The Christian Science Monitor has a lengthy article about how more Chinese study abroad students are enrolled at American universities than ever before, but US degrees that do not come from an elite school like Harvard aren’t widely valued back in China as often connections (or so-called guanxi) is what still matters most.
The article began by profiling one Chinese study abroad student named Wei who lamented:
“I don’t think I can find a job in the United States easily because of my visa status and the competitive job market. But back in China, I have nowhere to go either. No one has ever heard of my college – it doesn’t even sound like a university. How can I even get an interview?”
Since Wei comes from a middle class family lacking the guanxi that someone close to the Communist Party or graduating from a well known Chinese university would have, he will probably have a tough time if he returns to China without having first gained at least a few years of work experience abroad – preferably with a well known company, MNC or brand.
Another student identified only as Xue is more lucky because she managed to land a job with a company in the States willing to sponsor her. She pointed out:
“You are expected to fare well after your family has made this huge sacrifice. At the same time, I have few connections that can land me a good job in a well-respected company in China. The fear of going home and not being able to achieve great things is overwhelming.”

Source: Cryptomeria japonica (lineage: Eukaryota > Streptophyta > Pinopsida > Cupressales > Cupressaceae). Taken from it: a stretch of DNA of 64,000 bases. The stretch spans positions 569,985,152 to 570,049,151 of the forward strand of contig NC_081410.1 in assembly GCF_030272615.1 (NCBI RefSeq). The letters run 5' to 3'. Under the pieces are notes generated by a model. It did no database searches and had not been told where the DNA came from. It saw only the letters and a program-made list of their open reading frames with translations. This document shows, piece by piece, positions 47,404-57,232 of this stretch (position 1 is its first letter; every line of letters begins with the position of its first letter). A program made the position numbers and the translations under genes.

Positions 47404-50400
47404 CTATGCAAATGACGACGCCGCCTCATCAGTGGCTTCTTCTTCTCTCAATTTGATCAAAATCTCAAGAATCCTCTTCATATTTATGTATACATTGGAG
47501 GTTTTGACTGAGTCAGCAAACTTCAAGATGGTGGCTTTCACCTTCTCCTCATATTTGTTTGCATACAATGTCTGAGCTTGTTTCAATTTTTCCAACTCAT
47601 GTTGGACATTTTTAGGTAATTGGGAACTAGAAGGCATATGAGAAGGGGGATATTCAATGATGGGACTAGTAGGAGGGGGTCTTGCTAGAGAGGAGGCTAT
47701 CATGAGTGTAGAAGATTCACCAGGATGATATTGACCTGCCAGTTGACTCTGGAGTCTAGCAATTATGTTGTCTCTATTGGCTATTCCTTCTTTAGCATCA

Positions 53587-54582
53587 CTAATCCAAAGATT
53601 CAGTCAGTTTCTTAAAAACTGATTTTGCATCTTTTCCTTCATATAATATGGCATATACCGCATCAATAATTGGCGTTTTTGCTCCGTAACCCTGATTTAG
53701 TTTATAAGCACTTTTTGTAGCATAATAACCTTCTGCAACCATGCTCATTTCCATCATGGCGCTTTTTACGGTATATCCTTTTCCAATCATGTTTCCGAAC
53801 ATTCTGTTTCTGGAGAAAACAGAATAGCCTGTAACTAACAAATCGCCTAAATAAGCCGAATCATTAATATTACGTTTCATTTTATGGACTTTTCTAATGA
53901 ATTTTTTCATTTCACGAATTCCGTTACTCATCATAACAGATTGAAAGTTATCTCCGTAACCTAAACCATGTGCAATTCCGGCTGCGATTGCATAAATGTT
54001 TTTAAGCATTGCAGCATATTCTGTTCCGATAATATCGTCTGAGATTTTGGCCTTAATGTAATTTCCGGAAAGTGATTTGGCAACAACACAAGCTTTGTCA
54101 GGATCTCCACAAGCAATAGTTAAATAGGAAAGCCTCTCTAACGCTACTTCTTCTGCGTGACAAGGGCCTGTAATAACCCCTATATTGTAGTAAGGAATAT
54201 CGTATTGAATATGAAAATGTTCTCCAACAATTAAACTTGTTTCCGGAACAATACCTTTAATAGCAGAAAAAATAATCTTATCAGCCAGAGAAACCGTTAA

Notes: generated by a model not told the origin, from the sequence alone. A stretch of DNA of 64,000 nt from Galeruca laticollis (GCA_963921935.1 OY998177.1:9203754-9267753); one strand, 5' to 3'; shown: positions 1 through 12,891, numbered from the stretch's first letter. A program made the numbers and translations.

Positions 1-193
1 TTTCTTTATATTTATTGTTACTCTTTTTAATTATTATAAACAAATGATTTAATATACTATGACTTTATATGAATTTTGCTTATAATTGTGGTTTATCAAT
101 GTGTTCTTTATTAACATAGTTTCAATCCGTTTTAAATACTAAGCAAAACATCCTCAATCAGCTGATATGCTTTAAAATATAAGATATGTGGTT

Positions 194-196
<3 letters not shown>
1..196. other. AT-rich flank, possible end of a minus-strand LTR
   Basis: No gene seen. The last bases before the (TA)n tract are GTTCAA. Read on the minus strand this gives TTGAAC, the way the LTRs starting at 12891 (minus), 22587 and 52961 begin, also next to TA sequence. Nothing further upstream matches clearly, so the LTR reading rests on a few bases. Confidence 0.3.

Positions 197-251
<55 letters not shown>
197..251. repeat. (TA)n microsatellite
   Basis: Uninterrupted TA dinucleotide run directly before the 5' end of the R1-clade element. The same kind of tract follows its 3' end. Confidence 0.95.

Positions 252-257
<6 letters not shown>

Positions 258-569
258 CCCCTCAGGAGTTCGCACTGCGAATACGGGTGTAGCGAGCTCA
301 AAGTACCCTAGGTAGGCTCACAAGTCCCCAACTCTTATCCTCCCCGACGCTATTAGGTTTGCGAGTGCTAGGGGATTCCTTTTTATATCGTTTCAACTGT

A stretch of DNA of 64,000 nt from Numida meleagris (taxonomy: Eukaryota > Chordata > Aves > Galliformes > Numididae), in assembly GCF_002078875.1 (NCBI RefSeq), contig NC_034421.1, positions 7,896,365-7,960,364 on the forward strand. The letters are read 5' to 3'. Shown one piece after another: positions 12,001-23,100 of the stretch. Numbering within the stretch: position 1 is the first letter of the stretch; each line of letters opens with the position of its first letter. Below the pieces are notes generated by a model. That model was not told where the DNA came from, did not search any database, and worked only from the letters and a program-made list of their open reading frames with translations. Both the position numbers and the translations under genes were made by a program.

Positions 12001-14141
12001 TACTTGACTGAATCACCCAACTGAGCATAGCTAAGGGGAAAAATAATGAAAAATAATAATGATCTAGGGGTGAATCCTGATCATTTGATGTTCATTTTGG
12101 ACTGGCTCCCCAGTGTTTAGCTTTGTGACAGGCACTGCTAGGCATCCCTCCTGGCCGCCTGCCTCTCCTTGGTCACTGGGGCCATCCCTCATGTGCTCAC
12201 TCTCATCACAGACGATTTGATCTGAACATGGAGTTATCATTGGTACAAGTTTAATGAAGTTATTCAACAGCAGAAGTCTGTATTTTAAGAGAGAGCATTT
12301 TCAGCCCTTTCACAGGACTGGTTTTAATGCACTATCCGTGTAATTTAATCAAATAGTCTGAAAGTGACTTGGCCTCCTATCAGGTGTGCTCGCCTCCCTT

However, Xue also added:
“When I go back to China, I find it hard to have much in common with my high school friends. In the United States, I try my best to blend into the more open social culture. I go to happy hour and watch football. Yet deep down, I know that I am Chinese… I can’t bear to live away from my parents. I call them at night all the time. I have missed Chinese New Year the past four years. I feel like I am missing out a lot.”
Nevertheless, some Chinese employers recognize the value of an American university education as Adil Husain, the Pakistani-born CEO and founder of the Emerging Asia Group, a consulting firm in Shanghai, who is also a graduate of Middlebury College in Vermont, was quoted as saying:
“I think a four-year liberal arts undergraduate education in the United States is superior to other options, such as studying in the UK or Australia. The critical thinking skills, writing skills, and reading skills that you gain from a well-rounded education are the kind of skills that employers like us are looking for.”
That’s potentially good news for Chinese study abroad students who return to China albeit the numbers of Chinese students now studying abroad and no doubt being forced to return home have skyrocketed. In fact and in just 11 years, the number of Chinese undergrads studying an universities in the United States has risen more than 10-fold, from 7,500 to 80,000, according to the Institute of International Education.
In other words and like it or not, guanxi will continue to play a big role when it comes to finding a job in China – especially for Chinese study abroad students who return home without much overseas work experience.